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Parkinson’s Disease Onset Following a Post-traumatic Intracerebral Tension Pneumatocele
Jong Won Kim, Ki Seong Eom
Wonkwnag University Hospital, Iksan, Korea
Correspondence  Ki Seong Eom ,Tel: 82-63-859-1467, Fax: 82-63-852-2606, Email: kseom@wonkwang.ac.kr
Received: June 17, 2016;  Accepted: July 6, 2016.  Published online: July 6, 2016.
ABSTRACT
The entrapment of intracranial air from the check valve system results in a tension pneumatocele. Tension pneumatoceles should be distinguished from simple pneumatoceles because they are intracranial space-occupying masses that can threaten life. Head trauma is one of the causes in etiopathogenesis of Parkinson’s disease. Here, we describe a case of a 50-year-old man who developed Parkinson’s disease after a post-traumatic intracerebral tension pneumatocele. In the present case, Parkinson’s disease developed 6 months after severe head trauma and 5 months after detection of the tension pneumatocele. To the best of our knowledge, this is the first reported case of Parkinson’s disease developed after a post-traumatic delayed tension pneumatocele. Although the exact pathogenic mechanisms underlying the cascade following trauma remain unclear, Parkinson’s disease after a tension pneumatocele could be considered a possible complication.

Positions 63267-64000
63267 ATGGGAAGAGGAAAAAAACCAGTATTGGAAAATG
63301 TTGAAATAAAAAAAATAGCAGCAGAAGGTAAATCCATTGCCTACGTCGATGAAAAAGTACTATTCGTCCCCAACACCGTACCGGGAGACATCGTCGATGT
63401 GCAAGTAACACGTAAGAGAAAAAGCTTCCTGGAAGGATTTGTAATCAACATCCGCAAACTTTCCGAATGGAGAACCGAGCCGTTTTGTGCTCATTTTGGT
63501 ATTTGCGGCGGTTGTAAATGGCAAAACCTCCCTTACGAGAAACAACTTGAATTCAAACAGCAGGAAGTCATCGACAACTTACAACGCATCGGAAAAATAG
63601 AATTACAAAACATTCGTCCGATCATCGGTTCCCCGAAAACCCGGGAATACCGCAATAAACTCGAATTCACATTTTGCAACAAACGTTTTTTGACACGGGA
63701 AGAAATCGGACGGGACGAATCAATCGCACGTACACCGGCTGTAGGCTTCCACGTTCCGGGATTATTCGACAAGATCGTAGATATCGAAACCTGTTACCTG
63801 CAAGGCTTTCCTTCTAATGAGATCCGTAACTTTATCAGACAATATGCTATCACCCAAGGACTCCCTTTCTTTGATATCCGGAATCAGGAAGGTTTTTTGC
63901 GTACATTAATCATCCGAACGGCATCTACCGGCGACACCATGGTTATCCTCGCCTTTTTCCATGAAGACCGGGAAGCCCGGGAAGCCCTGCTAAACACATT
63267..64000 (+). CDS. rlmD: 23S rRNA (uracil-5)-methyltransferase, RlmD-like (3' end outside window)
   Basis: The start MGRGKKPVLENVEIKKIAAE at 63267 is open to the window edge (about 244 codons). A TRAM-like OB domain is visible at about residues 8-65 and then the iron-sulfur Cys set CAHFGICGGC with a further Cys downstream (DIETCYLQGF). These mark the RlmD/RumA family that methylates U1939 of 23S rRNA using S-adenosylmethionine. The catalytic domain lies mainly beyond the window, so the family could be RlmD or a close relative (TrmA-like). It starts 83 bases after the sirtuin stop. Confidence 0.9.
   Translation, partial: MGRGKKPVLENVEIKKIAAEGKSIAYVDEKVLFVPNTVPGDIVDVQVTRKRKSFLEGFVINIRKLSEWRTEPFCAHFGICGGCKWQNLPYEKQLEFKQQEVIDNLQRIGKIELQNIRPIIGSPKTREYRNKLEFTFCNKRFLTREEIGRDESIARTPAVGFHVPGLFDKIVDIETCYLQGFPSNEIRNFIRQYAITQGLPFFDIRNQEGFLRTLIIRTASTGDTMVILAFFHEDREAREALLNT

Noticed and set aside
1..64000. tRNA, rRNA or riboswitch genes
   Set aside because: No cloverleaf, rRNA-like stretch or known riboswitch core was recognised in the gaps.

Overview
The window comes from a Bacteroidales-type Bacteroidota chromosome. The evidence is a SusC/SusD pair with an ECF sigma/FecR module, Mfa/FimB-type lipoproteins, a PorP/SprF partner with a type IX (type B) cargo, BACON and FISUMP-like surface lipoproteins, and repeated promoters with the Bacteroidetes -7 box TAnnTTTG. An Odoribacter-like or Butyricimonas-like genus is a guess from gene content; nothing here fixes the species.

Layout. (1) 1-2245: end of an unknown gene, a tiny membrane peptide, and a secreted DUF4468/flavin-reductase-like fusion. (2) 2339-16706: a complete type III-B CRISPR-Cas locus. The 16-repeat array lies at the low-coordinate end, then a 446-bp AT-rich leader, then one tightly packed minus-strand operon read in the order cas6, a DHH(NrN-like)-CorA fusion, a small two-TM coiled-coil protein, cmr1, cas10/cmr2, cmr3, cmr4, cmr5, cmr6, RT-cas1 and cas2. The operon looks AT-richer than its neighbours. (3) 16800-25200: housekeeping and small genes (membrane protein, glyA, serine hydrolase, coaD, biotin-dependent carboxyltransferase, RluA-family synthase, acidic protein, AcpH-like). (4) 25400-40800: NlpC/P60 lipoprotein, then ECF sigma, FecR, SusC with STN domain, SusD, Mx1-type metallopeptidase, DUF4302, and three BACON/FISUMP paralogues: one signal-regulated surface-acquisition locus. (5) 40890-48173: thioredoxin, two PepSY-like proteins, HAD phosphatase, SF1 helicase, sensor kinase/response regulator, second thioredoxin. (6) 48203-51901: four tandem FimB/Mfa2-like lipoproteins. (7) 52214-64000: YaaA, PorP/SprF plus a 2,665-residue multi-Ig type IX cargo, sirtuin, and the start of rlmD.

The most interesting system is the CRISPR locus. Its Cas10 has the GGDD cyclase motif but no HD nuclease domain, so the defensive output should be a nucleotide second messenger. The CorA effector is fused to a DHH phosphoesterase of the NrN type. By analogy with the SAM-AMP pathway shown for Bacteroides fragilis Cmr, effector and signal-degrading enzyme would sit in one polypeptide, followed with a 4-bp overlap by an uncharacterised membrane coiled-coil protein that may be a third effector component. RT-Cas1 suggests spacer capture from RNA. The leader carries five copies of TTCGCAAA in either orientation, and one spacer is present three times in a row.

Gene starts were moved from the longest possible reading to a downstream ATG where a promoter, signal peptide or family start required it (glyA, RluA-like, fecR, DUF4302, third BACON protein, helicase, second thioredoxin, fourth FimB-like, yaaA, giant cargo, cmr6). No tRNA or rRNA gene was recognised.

Key words: Tension pneumatocele; Head trauma; Etiopathogenesis; Parkinson’s disease
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Parkinson’s Disease Onset Following a Post-traumatic Intracerebral Tension Pneumatocele  2017 April;3(1)
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